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Holocaust Memorial Day

Topical debate

1.23 pm

The Parliamentary Under-Secretary of State for Communities and Local Government (Mr. Sadiq Khan): I beg to move,

I am grateful to my right hon. and learned Friend the Leader of the House for selecting this subject for debate. I note that the Deputy Leader of the House is on the Front Bench for the opening of this debate.

Holocaust memorial day is a theme that unites right hon. and hon. Members on both sides of the House, and I welcome that. Last year’s topical debate on this issue was probably the most well attended that we have had. In debates such as today’s our clear message is one of shared resolve around the most important issues. I am keen to allow as many contributions as possible, so I will keep my remarks as brief as I can—and briefer than I would have liked. That shared resolve must be about not just learning more about the holocaust, genocides and other atrocities, but learning from them. I am sure that hon. Members will join me in committing afresh to ensure that the lessons at the heart of Holocaust memorial day are remembered and applied.

Mr. Andrew Dismore (Hendon) (Lab): I am grateful to my hon. Friend because he has made an important point, particularly in the wake of the recent troubles in Gaza and southern Israel. There has been a real upsurge in anti-Semitic attacks in my constituency and borough, and more widely. The Community Security Trust recorded more than 150 attacks, the highest number since it started keeping details. That is a very serious matter. Does my hon. Friend think that those responsible for those attacks could learn a lot if they studied what had happened during the holocaust?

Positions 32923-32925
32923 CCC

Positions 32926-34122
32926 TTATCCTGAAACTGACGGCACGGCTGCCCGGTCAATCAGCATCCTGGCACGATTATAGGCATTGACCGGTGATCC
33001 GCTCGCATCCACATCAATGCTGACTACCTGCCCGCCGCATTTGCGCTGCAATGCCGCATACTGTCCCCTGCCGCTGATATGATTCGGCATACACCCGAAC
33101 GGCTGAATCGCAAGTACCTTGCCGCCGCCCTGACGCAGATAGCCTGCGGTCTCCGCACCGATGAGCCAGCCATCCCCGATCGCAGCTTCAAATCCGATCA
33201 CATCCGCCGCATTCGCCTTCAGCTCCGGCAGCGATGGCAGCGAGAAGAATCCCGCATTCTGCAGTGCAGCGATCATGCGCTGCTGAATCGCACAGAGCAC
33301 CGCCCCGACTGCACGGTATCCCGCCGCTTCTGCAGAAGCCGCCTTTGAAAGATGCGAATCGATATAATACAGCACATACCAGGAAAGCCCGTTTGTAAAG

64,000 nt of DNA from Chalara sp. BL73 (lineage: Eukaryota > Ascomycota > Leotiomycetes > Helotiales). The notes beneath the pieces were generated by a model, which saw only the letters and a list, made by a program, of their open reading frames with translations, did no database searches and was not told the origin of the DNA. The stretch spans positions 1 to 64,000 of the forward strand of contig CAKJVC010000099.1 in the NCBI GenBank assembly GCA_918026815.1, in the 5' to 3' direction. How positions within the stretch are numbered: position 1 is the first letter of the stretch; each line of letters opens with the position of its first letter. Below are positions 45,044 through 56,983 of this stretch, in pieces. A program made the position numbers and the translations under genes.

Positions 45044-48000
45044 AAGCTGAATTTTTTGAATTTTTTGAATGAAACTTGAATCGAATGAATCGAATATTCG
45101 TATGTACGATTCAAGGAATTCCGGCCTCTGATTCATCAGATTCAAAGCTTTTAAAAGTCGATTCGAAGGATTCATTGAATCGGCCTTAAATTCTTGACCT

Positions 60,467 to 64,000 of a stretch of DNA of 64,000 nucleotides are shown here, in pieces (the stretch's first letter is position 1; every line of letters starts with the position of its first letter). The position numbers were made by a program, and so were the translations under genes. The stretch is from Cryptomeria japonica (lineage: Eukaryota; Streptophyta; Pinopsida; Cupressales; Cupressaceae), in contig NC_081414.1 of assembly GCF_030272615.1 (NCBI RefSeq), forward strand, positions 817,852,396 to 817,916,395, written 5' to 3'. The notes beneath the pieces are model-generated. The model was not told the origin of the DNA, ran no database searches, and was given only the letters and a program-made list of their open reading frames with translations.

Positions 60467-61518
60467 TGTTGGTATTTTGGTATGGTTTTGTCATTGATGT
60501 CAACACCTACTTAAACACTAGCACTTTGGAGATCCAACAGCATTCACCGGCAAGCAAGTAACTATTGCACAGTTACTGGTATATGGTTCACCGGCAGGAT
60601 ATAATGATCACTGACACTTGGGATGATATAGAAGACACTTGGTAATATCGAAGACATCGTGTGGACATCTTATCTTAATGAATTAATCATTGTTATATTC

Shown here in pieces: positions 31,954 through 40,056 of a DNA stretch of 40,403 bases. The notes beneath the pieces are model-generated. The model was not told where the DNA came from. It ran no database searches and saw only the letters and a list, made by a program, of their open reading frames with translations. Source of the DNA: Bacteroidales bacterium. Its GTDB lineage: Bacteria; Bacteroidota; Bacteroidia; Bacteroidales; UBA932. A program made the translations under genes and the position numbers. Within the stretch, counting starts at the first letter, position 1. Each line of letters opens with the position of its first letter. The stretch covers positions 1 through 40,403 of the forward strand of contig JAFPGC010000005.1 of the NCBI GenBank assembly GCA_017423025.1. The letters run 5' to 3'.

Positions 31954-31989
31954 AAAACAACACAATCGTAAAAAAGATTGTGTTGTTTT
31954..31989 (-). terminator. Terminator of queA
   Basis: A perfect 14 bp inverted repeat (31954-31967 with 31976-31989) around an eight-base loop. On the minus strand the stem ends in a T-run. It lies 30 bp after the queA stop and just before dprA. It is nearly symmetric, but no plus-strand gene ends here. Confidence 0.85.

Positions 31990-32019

Mr. Khan: I am grateful for that intervention; my hon. Friend deserves a huge tribute for the progress made in the past few years in commemorating Holocaust memorial day and learning the lessons of the past. When we speak to holocaust survivors, or the families of those who died in the holocaust, about the criminal damage of synagogues and the desecration of graves in cemeteries, we find that they have a sense of déj vu. It renders them speechless. Those who research the history of the holocaust see the dehumanisation and hatred that begins at one end of the spectrum and leads ultimately to the killing of 6 million people.

Mr. David Winnick (Walsall, North) (Lab): I totally agree with the Minister and my hon. Friend the Member for Hendon (Mr. Dismore). Holocaust memorial day is for remembering all the victims of mass murder and killings, and we remember those killed in Gaza, including the young children. Does the Minister not deplore the fact that the Vatican has brought back into the fold a British-born bishop who is a holocaust denier and obviously pro-Nazi? Although I accept that the Vatican has totally dissociated itself from his remarks, is it not unfortunate that that bishop is allowed to be so senior in the Catholic clergy, given that he simply denies that the gas chambers existed?

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Mr. Khan: I thank my hon. Friend, who has a rich history of fighting anti-Semitism and racism. Let us be clear: those who deny the holocaust are not historians revising history—their views demonstrate anti-Semitism. We must make sure that our children understand, through education, that the holocaust did occur. We cannot pretend that it did not or allow those who say that it did not to have the oxygen of publicity.